ew Analysis Highlights Importance of Adhering to Uninterrupted Full Course of Treatment with TEPEZZA® (teprotumumab-trbw) to Support Thyroid Eye Disease (TED) Patient Outcomes
Horizon Therapeutics plc (Nasdaq: HZNP) today announced new data showing that disrupting the recommended TEPEZZA treatment regimen by lengthening the amount of time between infusions can increase the need for a second course of treatment. These findings, along with new subgroup data from the TEPEZZA Phase 4 clinical trial in patients with long disease duration and low Clinical Activity Score (CAS) and an analysis of the impact of TED on QOL, were shared at the 92nd Annual Meeting of the American Thyroid Association (ATA 2023), Sept. 27-Oct. 1 in Washington, D.C. TEPEZZA is the first and only medicine approved by the U.S. Food and Drug Administration (FDA) for the treatment of TED regardless of disease activity or duration. TED is a serious, progressive, debilitating and potentially vision-threatening rare autoimmune disease.1
The FDA-approved dosing schedule for TEPEZZA is one infusion every three weeks for a total of eight IV infusions. An analysis examined whether patients who experience a treatment disruption, defined as a >60-day gap between consecutive infusions, are more likely to need a second course of treatment. Deidentified data of patients prescribed a second course of TEPEZZA after receiving an initial full course were examined for TED-related claims, enrollment for a second course, number of infusions and time between courses. Undisrupted patients (n=4,230) and disrupted patients (n=1,155) were observed for one year after the initial full course of treatment. The majority of treatment disruptions (96%) were related to the short-term TEPEZZA supply disruption that occurred in late 2020 as a result of government-mandated COVID-19 vaccine production orders. Chi-square tests were performed for significance.
The findings revealed that a higher portion of patients who experienced a disruption in their first course of TEPEZZA were prescribed an additional course of treatment compared with those who completed an undisrupted initial course of TEPEZZA (10.5% vs 6.5%; p<0.0001). There was also a difference in claims of proptosis between the groups, with a 5% increase of proptosis among disrupted patients vs a 19% reduction in the undisrupted group pre- to post- treatment with TEPEZZA.2
“This analysis reinforces the importance of adhering to the FDA-approved dosing schedule for TEPEZZA and not lengthening the time between consecutive infusions unless there is a safety concern,” said Shoaib Ugradar, MD, private practice, Beverly Hills, CA. “Although treatment delays may result from factors that a prescriber may not directly control, such as changes in insurance coverage or scheduling difficulties, and additional research on this is needed, physicians play an important role in making patients aware that delaying infusions could impact results.”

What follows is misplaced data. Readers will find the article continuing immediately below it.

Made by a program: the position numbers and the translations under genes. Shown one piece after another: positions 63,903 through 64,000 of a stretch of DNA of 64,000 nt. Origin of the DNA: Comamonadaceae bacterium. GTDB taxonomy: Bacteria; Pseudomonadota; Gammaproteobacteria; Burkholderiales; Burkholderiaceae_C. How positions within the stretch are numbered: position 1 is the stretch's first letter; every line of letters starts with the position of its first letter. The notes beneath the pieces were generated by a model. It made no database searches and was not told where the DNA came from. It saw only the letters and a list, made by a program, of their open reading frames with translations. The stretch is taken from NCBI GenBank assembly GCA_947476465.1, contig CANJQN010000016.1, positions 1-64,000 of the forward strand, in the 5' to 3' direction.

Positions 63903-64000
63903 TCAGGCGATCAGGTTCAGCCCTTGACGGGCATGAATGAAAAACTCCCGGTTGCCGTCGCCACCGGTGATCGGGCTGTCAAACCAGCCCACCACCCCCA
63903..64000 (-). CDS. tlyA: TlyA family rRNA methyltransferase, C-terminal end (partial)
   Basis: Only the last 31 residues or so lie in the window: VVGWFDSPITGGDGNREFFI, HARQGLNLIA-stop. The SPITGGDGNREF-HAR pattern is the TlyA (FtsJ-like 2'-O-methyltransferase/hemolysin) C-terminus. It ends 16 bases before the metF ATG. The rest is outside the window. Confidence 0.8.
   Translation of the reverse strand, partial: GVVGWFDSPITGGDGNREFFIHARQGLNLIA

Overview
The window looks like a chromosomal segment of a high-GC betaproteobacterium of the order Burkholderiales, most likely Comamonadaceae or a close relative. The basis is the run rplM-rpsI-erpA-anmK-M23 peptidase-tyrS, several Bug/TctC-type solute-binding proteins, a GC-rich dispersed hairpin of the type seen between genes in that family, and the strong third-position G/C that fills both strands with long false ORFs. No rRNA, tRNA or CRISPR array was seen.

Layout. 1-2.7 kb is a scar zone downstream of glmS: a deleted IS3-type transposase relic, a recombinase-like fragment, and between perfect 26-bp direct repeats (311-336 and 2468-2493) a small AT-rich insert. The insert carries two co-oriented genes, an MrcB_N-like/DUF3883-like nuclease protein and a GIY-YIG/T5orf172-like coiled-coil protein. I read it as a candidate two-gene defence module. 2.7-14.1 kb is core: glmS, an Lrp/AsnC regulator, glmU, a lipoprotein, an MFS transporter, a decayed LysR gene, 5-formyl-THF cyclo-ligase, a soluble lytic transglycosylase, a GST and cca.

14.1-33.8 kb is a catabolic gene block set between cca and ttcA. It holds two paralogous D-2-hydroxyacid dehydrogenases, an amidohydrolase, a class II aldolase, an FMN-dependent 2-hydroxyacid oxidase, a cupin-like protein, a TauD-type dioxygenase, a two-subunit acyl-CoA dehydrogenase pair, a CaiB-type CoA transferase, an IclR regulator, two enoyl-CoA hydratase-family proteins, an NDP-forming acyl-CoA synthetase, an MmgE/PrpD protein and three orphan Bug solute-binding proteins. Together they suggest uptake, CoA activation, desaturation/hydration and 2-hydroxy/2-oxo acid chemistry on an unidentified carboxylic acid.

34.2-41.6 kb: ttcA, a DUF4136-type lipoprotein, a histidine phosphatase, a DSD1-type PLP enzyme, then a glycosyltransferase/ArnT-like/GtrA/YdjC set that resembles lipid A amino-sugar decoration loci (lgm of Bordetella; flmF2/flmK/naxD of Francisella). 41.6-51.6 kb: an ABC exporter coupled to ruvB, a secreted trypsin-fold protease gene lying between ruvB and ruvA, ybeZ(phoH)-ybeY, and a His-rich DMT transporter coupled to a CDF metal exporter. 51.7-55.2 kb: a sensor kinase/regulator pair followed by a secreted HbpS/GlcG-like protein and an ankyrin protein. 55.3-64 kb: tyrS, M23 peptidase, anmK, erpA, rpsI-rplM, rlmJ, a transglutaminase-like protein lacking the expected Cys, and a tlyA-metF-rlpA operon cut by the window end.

Horizon also announced further results from the TEPEZZA Phase 4 clinical trial in TED patients with long disease duration and low CAS. Findings reinforced a meaningful reduction of proptosis at Week 24 for all subgroups (≥2mm) with comparable improvements regardless of magnitude of baseline proptosis levels (<=25 vs >25mm). Smokers treated with TEPEZZA had a change from baseline (CFB) of -2.83 mm (vs 0.00 CFB for placebo); treated non-smokers had a -2.39 mm CFB (vs -1.00 mm for placebo). Males treated with TEPEZZA (n=10) had a CFB of -2.20 mm (vs -1.00 for placebo, n=2), and in treated females (n=29), CFB was -2.55 mm (vs -0.89 for placebo, n=18).3
Additionally, research on the impact of TED on patients’ QOL was presented at ATA 2023, assessing how characteristics like sex, age and severity of symptoms affect visual functioning and appearance as measured by the Graves’ Ophthalmopathy Quality of Life (GO-QOL) questionnaire. The analysis looked at baseline GO-QOL data for 171 moderate-to-severe TED patients prior to treatment in two clinical trials. Visual functioning results showed that the majority of participants reported limitations in important daily activities like reading (74%) or driving (64%), and nearly all (95%) were affected by the changes in their appearance. Certain sub-populations noted more significant impact on their daily activities, including those with severe diplopia (n=74) and patients with more proptosis (n=104).4
“We are committed to fully understanding the daily challenges that patients with Thyroid Eye Disease experience regardless of their disease activity or duration, including things like symptoms that limit the ability to drive at night, or the mental toll that a lack of independence may bring,” said Beth Scott, OD, MS, vice president, medical affairs, Horizon. “The data presented this weekend help us further our mission of ensuring those in the Thyroid Eye Disease community receive appropriate care.